4. Any conception of 'suffering' must invoke the point that an extremely horrific amount of suffering leading to an abject death was endured by Christ in crucifixion and yet this achieved the overwhelming benefit of salvation. Tremendous suffering entails overwhelming blessedness. Which chimes in with the text mentioned below in an extended quote from Iain Murray's 1990 biography (p570-572)...

Saturday, December 19, 2015


Padi would have been 18 today so we were delighted that Bluebells had space for us. It seems a fitting place to be. We always looked forward to our stays here. The games room and pool are favourites. There's acres of space. Being in the South East brings us within 40 minutes of Ally's family, so they were able to visit for a turkey dinner on Thursday evening. This was especially opportune because her father's not able to travel as far as Cardiff at the moment, for health reseaons. 
Padi has a page in the Bluebells book of remembrance, amongst the 100's of so-called 'butterfly children'. The photo provides a point of reflection, dating back to our first trip here when the kids were considerably smaller. Life moves on, more or less comfortably. We have mused on the progress and growing-up of his siblings and especially his friends, since meeting the latter is less regular. Ally resumed work at the Velindre cancer centre, which occasionally throws up some predictably difficult moments, no matter how supportive the staff are. We recently moved house too, escaping something of a debt trap. Our new old place, built in the 1890's, is very handy for church and suits us well. Padi did not want to leave Heathwood Road but the time was right; providence expedited our purchase of Donald Street, just a few doors up from the house where Dr Martyn Lloyd-Jones was born. Pads would be pleased we made it to Bluebells anyway. Ally was browsing the unique collection of bereavement-related resources yesterday. The charity, , doesn't stand still: they've extended the property and tamed the large garden. They're even in the final stages of approval for another site: Bluebells 2. There is huge demand for these kinds of services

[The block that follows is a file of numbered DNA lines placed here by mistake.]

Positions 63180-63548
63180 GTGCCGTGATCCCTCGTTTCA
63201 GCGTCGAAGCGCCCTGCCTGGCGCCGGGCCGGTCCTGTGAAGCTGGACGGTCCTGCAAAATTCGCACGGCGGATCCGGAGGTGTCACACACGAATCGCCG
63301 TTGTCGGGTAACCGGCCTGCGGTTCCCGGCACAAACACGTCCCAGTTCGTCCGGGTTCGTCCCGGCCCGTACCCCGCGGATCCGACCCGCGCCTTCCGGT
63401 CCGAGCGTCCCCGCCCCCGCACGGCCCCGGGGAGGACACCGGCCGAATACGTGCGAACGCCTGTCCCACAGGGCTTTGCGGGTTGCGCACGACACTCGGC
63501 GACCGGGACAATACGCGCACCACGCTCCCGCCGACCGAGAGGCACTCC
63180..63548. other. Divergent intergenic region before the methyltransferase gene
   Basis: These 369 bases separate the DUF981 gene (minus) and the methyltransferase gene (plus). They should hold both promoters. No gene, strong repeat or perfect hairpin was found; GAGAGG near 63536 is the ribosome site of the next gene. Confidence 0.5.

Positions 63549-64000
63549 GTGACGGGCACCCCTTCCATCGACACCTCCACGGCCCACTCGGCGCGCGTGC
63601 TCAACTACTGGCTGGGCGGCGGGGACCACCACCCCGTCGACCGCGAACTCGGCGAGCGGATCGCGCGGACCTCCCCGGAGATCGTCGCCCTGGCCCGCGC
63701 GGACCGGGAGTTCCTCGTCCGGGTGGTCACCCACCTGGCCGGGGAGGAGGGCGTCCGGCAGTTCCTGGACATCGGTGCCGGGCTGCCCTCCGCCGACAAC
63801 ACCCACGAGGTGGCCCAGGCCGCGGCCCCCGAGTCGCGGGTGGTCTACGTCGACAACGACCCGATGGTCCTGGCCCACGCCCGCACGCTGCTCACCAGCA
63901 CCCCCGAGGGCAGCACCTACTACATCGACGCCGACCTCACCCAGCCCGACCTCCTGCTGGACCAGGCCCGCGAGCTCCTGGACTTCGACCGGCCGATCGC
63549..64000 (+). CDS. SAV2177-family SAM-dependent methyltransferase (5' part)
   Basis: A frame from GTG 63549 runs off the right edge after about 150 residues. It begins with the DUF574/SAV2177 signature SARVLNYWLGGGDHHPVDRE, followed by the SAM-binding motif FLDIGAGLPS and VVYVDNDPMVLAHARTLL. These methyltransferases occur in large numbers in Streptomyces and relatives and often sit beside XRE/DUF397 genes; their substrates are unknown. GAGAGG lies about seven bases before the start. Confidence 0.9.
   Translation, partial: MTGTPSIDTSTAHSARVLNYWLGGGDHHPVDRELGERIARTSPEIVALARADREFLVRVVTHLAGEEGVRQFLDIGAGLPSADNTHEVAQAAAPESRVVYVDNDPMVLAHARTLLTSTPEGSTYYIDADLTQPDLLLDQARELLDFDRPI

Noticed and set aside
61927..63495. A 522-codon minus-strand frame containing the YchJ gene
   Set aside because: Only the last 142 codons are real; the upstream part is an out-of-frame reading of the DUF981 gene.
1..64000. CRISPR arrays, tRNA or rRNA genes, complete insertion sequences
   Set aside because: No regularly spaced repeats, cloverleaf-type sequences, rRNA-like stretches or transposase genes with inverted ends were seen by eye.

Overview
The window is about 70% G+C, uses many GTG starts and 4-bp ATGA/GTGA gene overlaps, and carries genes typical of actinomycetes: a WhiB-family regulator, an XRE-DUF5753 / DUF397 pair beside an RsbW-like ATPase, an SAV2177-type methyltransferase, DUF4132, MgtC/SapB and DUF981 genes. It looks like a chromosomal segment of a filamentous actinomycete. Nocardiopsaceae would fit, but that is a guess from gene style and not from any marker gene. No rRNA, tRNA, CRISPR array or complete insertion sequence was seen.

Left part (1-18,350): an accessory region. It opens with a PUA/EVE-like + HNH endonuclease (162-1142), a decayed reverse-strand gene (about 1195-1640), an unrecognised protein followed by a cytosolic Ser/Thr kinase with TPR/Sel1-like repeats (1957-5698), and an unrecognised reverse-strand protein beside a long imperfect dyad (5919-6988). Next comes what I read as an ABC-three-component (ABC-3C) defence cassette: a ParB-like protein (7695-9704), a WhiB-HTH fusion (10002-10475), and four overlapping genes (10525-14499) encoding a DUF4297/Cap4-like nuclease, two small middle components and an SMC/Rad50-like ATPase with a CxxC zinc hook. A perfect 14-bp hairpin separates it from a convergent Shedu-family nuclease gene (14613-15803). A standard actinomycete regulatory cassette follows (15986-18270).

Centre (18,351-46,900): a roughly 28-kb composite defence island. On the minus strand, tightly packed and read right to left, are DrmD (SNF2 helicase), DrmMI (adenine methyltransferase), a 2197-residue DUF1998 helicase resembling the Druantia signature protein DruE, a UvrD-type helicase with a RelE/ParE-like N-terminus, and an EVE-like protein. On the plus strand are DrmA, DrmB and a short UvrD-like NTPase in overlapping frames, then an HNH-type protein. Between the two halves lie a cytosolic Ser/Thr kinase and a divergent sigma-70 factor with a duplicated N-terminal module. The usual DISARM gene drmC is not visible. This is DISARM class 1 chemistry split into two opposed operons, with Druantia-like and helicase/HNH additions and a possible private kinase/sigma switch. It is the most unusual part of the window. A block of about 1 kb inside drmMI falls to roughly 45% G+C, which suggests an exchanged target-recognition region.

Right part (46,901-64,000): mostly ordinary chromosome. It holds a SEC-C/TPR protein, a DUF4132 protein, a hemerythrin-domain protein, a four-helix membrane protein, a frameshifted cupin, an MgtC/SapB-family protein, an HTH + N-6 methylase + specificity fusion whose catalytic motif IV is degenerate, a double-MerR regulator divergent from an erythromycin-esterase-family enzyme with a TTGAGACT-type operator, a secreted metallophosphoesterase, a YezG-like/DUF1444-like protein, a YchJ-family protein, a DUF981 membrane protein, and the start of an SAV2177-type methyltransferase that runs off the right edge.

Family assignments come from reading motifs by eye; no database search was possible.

We like short breaks. Yesterday, leaving the kids in the pool, Ally and I took a brisk walk to North Waltham where the idea hatched of visiting a national trust property. Needless to say, the kids were happy to let us go without them. The Vyne is a splendid Tudor mansion, just the other side of Basingstoke from Bluebells. The site began its use as a church and, although quite small, provides a major claim to fame through the stained glass currently being restored. Another notable feature is the 100 guinea oak. You can read how it was named on the Vyne gardens blog:
Various scraps of religious significance were observed, with Christmas just around the corner. The National Trust always likes to tap into festivals and their relevance for the particular site's history: the restoration of Christmas post-puritans was noted with some glee in one Trust historian's blurb. We flinch at the violence dished out upon celebrants back then. Our view holds that the Lord's Day takes precedence over any other 'day', but that there is worth in noting and giving special attention annually to the glorious divine interventions of the incarnation and crucifixion of our Lord Jesus Christ. This is only ever done in a measured way, for example, the special scripture readings we follow:
Principally, these seasons are useful as opportunities for the gospel: we travel back later to the carol service. Catch it online if you can:
Previous trips to Bluebells in 
February 2013 Was a much shorter, more subdued trip - Pads hardly ventured out of his bed.